Cinema Review – The Irish Pub

Filmmaker Alex Fegan travels the country, interviewing people on either side of the bar, to find out what makes the Irish pub so darned special.

Now that I think about it, it is fairly incredible that no-one has come up with this idea before. The Irish pub is a staple in most major cities, and when friends come to visit me in Dublin, many of them want to see a proper pub – or as we call them; ‘old man pubs’. So what is it about the pub in Ireland that makes it so special?

The Irish pub has been in decline in recent years – blame the recession, the smoking ban, or the price of a pint – and it seems as though it was this that spurred filmmaker Alex Fegan into examining this institution and mainstay of Ireland. Each of the publicans interviewed tell stories from their – and the pub’s – past, and in their own way, they contribute to a tapestry being woven on screen, a tapestry made of stories, laughter, nostalgia and love.

Inspired by the book, The Irish Pub, by James Fennell and Turtle Bunbury, Fegan obviously spent years researching and making his film, and what emerges is the mindset of the publicans, their deep love for what they do and respect for the people they serve, and the seeming knowledge that they are a huge part of Irish culture and history.

The publicans tell their best anecdotes and stories on screen; the best prompting roars of laughter from the audience at the screening I attended, as well as reveal the history behind the premises – many pubs have been in the same family for generations. Some of the tales are heartbreaking, such as the publican who believes he is just ‘caretaking’ the pub for his father who has passed away, and the man who knows he lost the passion for his work, but is striving to reclaim it.

What comes to light is the actual significance of the pub in Ireland; the fact that, in the past, it was often the place where deals were made or broken, it is often still the focal point of a community and a place where people can meet and talk. Yes of course the drink is all part of this mix, and the better a pint is, the more likely the pub is to be busy, but Fegan reminds us that often the pub and the church were the only social meeting places in an small town and now, in 2013, many still want to find a pub that is filled with conversation, rather than music and noise.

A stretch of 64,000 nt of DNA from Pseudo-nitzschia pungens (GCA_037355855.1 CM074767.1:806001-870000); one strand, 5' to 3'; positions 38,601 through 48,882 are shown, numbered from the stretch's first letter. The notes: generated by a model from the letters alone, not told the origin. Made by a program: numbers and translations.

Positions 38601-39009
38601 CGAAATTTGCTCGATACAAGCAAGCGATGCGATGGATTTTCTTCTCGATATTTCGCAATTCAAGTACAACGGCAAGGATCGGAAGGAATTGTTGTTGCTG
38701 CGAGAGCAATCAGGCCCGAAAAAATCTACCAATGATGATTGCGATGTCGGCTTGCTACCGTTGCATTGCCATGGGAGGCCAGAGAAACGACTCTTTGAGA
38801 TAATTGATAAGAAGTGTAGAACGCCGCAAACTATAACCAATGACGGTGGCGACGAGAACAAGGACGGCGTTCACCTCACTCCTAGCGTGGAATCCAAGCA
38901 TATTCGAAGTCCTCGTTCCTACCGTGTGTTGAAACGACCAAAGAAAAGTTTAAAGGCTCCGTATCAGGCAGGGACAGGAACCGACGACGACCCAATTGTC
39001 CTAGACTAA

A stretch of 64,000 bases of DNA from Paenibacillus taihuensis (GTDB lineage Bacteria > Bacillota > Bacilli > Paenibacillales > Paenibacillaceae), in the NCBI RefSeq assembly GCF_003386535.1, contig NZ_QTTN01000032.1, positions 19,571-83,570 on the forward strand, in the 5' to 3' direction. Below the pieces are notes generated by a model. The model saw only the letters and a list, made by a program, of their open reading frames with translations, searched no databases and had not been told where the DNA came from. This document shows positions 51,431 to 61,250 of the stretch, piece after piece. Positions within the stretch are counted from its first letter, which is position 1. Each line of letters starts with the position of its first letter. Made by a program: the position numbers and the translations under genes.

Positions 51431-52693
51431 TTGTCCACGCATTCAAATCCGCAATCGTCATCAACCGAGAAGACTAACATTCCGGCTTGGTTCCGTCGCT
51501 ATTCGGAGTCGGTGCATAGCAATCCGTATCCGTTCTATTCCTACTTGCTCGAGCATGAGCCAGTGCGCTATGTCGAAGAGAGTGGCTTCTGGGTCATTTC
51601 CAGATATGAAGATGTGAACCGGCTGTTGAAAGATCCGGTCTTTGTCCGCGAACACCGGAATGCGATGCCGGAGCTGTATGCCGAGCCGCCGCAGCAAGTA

Fegan’s documentary could easily have become a twee examination of all things ‘Oirish’, aimed at the American market and almost designed to irritate the Irish (and adopted Irish) among us, but rather than looking at Ireland through the lens of Darby O’Gill and the Little People, Alex Fegan has captured a microcosm on screen, which feels like a true representation of Irish culture, people and humour, even if it is a little biased toward stories of the ‘rare auld times’, and less about the struggles that come with running any business.

The Irish Pub is filled with nostalgia, laughter, sadness and love. Alex Fegan has taken a look at an institution that many of us in Ireland visit every week but rarely think about. The publicans showcase the best of Irish humour and storytelling, and chances are if you have been to a pub in Ireland, you may well see it on the screen here, which only serves to add to the warmth that is on show here.

Rating: 4.5/5

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